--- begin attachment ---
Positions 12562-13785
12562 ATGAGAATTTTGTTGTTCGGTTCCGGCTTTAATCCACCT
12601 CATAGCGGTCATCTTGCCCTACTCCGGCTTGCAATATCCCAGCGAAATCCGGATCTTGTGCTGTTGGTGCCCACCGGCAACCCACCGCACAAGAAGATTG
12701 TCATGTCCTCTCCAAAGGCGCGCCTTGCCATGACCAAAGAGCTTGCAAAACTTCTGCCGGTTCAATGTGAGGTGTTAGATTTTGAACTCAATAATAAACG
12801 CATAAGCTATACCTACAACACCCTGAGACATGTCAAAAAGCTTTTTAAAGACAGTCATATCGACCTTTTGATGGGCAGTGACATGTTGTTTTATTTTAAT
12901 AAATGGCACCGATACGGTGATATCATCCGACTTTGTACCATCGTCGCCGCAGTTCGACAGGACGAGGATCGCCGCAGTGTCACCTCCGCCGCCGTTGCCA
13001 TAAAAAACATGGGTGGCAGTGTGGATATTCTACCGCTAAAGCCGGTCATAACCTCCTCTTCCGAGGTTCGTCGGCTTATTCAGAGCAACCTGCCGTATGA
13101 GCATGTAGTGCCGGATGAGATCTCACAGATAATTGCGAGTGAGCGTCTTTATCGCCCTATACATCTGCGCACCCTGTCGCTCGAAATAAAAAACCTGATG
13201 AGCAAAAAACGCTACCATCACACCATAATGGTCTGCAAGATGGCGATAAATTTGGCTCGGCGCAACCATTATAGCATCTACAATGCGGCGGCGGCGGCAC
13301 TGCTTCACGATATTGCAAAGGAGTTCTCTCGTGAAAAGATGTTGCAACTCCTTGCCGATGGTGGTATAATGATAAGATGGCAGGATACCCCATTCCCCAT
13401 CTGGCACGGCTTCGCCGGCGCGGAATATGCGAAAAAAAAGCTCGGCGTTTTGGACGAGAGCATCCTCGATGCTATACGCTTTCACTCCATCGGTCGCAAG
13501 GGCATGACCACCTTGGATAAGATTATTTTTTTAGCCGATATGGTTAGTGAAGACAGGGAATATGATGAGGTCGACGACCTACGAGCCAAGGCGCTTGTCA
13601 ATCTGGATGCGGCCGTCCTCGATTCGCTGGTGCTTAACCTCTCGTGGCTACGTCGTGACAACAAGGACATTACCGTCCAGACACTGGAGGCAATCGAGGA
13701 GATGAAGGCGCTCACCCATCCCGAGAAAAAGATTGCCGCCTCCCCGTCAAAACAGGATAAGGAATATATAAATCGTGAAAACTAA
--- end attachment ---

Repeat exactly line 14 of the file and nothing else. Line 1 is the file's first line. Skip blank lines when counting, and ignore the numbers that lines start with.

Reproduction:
13701 GATGAAGGCGCTCACCCATCCCGAGAAAAAGATTGCCGCCTCCCCGTCAAAACAGGATAAGGAATATATAAATCGTGAAAACTAA